The Australian pull-up or incline row. A big step towards your first pull-up!

The Australian pull-up or incline row is a bodyweight exercise that helps to build and strengthen the back, arms, and your core.  This exercise improves overall body posture. It particularly counters the forward head position that is most prevalent in our daily activities like typing, texting, and such by strengthening the upper mid-back muscles and neck muscles – the sternocleidomastoid, rhomboids (major and minor), latissimus dorsi and the trapezius.  Australian pull-ups are the perfect exercise to increase the upper body pulling strength.

Incline row or Australian pull-up is a variation of the pull-up. It is a push-up turned upside down. All you need for Australian pull up is your body and a sturdy horizontal bar. The Australian pull-up exercise places the performer horizontally under the bar so that it can work your muscles from different angles.

Setting up for an incline row

Find an object, preferably a lower bar, that you can grasp within a tightened grip. Make sure the object is immovable and sturdy. The object should be at a height that will allow you to carry out the exercise properly. Other options are to find a barbell held in place, a suspension trainer or use a sturdy and robust table.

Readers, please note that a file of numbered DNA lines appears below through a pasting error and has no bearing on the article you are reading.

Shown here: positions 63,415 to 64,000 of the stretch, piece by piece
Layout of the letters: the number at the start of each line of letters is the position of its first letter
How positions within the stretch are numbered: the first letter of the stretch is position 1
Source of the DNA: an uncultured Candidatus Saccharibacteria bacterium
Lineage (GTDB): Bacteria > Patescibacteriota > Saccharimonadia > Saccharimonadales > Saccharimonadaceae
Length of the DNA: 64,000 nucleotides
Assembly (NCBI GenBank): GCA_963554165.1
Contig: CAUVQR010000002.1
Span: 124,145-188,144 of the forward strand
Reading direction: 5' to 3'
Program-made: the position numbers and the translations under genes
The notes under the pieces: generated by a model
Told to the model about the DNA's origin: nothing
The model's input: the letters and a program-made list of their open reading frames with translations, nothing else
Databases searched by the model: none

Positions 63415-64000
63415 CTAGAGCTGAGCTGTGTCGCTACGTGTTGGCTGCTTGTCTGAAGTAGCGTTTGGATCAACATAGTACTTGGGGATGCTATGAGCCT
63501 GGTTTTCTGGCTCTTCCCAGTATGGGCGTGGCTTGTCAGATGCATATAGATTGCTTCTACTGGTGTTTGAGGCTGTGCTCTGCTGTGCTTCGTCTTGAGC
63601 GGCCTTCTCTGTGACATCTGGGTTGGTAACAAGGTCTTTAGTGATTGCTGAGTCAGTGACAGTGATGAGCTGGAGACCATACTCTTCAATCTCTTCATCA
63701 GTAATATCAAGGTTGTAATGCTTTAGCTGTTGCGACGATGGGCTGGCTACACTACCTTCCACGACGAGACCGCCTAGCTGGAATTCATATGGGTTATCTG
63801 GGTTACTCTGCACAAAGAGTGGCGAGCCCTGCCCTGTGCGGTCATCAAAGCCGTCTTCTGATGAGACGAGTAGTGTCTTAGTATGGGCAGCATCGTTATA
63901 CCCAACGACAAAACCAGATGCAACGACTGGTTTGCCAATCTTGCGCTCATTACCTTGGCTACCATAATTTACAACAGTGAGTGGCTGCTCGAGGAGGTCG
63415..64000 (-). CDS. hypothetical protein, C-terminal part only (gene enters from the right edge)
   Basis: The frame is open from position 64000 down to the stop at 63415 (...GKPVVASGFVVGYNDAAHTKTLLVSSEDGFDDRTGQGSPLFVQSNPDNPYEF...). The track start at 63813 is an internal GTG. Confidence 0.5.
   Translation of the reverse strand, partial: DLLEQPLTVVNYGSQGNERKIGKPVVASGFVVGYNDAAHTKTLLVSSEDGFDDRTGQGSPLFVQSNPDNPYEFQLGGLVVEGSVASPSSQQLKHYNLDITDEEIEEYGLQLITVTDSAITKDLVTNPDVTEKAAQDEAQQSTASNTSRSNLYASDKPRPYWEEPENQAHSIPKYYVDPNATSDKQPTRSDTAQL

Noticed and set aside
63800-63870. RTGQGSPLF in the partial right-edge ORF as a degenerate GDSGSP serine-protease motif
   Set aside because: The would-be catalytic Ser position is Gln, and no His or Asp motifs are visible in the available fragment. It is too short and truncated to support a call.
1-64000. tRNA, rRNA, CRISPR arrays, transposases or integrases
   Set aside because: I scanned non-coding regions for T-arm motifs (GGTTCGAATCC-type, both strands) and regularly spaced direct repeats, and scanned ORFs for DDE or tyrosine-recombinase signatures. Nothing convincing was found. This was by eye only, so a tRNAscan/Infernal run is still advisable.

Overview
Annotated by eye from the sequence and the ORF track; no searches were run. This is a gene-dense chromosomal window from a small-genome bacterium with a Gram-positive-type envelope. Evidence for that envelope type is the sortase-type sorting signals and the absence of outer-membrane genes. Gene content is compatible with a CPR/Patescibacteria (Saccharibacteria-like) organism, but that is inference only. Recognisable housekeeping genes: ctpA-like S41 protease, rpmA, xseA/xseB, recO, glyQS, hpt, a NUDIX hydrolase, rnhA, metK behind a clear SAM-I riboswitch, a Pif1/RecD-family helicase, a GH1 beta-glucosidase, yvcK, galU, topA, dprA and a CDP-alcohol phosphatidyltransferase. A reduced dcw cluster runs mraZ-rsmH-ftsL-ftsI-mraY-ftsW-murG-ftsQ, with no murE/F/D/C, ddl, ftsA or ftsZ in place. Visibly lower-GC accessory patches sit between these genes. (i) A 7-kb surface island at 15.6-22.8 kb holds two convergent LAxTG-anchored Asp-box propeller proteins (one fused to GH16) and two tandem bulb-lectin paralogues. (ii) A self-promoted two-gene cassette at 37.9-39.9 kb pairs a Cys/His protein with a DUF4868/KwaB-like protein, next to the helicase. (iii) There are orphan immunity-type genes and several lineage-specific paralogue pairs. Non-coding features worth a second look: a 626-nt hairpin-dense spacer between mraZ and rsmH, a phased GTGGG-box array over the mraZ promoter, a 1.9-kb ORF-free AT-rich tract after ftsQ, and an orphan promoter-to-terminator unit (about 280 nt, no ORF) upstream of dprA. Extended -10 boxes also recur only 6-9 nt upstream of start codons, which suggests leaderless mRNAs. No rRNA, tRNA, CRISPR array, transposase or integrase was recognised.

Follow the next steps to achieve a perfect Australian pull-up

Lie on your back under the bar in such a way that the bar is just about your waist height, about the level of your sternum. Grab for the bar at a distance that is slightly wider than your shoulder width. You will end up at an angle close to that of an upside-down push-up.

Keep your body in an extended position and your back straight with your feet slightly apart and keep your arms extended.

Also keep your spine aligned to allow your head, neck, torso, waist, legs, and feet form a straight line.

Brace your whole body and exhale as you pull your chest upward towards the bar and making contact with it. Make sure not to bend your hips or raise the shoulders. This will make your forearm and elbow attain a 45-degree angle.

Take a few seconds pause when your chest is about an inch or two from the bar. Inhale as you lower back down to your starting position to complete a single rep.

Repeat the steps for as the number of repetitions you desire.

Plyometric Australian pull up

As you get stronger in performing the Australian pull-up, you can modify it into the plyometric Australian pull-up by adding plyometric movements which involve switching from wide grips to narrow grips between reps. With alternate reps, you can also switch back and forth from underhand to overhand grips.

The plyometric Australian pull up especially helps to build speed and power in the horizontal pulling pattern. This variation is a combination of speed, elastic energy, and power. To perform this variation,

You use the force generated from the first pull, let off your hands when your chest is just about to touch the bar.